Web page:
• 8 U.S.C. §1328 – importation of alien for immoral purpose;
  • 18 U.S.C. §911 – false claim of United States citizenship;
  • 18 U.S.C. §1427 – sale of citizenship papers.

Additional Charges: Aggravating Factors

Furthermore, there are situations which make these charges worse.  If the alien has a criminal history, then the arrest will be more serious.  If the smuggling event involved a large number of people or if there is evidence it was part of an ongoing operation, then the charges escalate.

For more on organized criminal enterprises, read What are Racketeering Charges?  Organized Crime, Gangs and Cartels, and Overcharging RICO.

Another concern:  if the aliens were at risk of being hurt or seriously injured in the smuggling incident (through the use of weapons; dangerous methods of hiding or moving them; etc.) then the prosecution will have a basis for increased charges and seeking greater punishment. Finally, there will be much more serious criminal charges in an alien smuggling case where there is evidence of an illegal purpose for the smuggling, such as prostitution or sex trafficking.  Kidnapping charges may be filed if the government has evidence the individual was being held against their will pending additional monies being paid.

Unfortunately, all too often Texas criminal defense lawyers representing people charged with alien smuggling see prosecutors adding on additional felony charges alleging things like money laundering; drug trafficking; conspiracy; weapons trafficking; and more.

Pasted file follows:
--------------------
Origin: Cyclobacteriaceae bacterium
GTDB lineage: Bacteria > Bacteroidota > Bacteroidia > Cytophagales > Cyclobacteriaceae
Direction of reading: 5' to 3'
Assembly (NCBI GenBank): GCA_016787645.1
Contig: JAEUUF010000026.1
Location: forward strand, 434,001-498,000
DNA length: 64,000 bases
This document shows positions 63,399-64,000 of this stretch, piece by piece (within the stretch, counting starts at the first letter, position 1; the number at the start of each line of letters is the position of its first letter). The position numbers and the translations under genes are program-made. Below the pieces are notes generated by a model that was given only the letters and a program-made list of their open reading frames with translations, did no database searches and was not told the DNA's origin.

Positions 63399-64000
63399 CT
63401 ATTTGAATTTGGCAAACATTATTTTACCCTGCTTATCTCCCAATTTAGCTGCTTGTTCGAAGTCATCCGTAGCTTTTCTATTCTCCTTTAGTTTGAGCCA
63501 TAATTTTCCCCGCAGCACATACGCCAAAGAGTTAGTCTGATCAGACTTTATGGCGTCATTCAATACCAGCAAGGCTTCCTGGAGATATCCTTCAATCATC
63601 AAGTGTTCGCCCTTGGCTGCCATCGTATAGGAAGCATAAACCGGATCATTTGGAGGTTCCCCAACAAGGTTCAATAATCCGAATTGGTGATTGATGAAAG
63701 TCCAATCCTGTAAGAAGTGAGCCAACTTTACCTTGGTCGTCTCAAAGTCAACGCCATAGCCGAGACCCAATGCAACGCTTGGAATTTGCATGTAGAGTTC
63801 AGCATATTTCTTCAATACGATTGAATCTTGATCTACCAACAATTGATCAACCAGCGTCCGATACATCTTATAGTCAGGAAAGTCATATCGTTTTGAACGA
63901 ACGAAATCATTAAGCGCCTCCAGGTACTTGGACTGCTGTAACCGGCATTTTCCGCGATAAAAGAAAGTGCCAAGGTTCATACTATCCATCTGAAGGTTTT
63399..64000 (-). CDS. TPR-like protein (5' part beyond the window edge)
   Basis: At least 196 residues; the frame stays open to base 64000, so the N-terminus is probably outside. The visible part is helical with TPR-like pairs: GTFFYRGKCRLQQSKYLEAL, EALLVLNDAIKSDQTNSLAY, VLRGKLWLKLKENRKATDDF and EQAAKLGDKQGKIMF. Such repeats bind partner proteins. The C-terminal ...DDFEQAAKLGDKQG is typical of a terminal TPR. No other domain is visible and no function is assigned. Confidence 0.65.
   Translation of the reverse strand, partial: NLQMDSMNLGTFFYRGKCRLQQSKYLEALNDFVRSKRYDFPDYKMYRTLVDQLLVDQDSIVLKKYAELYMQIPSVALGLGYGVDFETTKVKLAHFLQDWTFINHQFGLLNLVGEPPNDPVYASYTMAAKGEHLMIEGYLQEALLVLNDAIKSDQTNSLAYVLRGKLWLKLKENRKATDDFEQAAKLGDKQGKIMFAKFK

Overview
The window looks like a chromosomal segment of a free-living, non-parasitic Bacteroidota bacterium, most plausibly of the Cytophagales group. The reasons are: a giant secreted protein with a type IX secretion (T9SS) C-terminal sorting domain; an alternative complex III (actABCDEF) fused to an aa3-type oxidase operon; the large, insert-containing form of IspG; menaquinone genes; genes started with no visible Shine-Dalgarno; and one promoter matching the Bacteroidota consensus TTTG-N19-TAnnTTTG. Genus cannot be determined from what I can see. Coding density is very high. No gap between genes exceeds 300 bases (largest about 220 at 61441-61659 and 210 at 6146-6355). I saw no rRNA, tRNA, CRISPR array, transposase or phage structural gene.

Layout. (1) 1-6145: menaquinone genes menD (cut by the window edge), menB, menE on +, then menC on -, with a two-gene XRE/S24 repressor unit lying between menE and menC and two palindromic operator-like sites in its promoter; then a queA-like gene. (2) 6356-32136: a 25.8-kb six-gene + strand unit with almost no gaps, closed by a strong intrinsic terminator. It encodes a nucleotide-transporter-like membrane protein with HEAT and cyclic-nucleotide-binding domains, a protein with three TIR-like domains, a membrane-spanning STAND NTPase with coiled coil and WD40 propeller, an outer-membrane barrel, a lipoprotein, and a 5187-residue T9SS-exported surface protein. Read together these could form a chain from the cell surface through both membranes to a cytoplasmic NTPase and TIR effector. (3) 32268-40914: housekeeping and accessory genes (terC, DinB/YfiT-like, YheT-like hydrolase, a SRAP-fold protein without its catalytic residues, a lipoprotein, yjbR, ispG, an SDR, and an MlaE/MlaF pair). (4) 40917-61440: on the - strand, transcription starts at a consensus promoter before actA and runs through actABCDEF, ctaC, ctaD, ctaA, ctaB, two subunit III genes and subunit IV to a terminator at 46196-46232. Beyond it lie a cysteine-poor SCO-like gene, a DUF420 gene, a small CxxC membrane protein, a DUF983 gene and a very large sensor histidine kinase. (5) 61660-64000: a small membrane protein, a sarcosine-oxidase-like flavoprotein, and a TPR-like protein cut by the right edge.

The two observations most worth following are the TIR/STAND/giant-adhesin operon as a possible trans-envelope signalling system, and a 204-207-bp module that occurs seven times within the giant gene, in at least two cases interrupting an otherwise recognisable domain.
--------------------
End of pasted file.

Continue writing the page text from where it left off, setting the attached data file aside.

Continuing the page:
Read: What You Need to Know If You are Facing Money Laundering and Drug Trafficking Charges.

In sum, there are times when these alien smuggling scenarios are families simply trying to be together and there is no organized criminal intent.  These are activities that violate the alien smuggling law but they are simpler in their prosecution.  When there are facts that tend to show the accused is doing things for personal gain or profit in some way, then the AUSA will be looking to boost the charges accordingly. 

Alien Smuggling in Texas: Smuggler Roles

Here in Texas, there are creative ways to get someone across the border.  Law enforcement agencies consider the different participants in an alien smuggling operation and look for their efforts.  These include:

  • Couriers: Some people are needed in the alien smuggling operation to carry the money that is being paid by the alien as a fee for the transport.  The couriers may collect the cash or they may be involved in wire transactions.
  • Drivers:  Anyone who drives a motor vehicle that hides or shelters an alien as they cross the border and onward, through the State of Texas.  These vehicles can be anything from a small sedan to a tractor-trailer truck.  They know to avoid the traffic stops and checkpoints on infamous smuggling routes such as Interstate 35 (Laredo to San Antonio to Dallas).
  • Guides: These are the individuals who lead people over terrain on both sides of the border to circumvent the border patrol agents or their checkpoints.
  • Stash House Hosts: In their travel from the border through Texas and elsewhere, the aliens may be kept overnight or for short stays in hidden places like motels or apartments.  They will be provided food to eat and a place to sleep in these “stash houses.”  Their hosts will provide this support as well as working with others on the smuggling route on travel arrangements and moving schedules.

If these people are caught and arrested, then they may be charged with one or more violations of the alien smuggling law.  For instance, they may be charged with conspiracy and with harboring.  These roles also invite other correlated charges, for instance money laundering as an additional charge for the smuggler involved as a courier.

Penalties for Alien Smuggling Crimes Under Federal Law

For a first-time alien smuggling conviction, under the worst-case scenario, the punishment under federal law can involve the following with increasing punishment due to aggravating factors involving (1) doing it for profit (financial gain); (2) causing someone bodily harm; or (3) causing someone’s death. Special assessments may also be ordered pursuant to the Justice for Victims of Trafficking Act of 2015.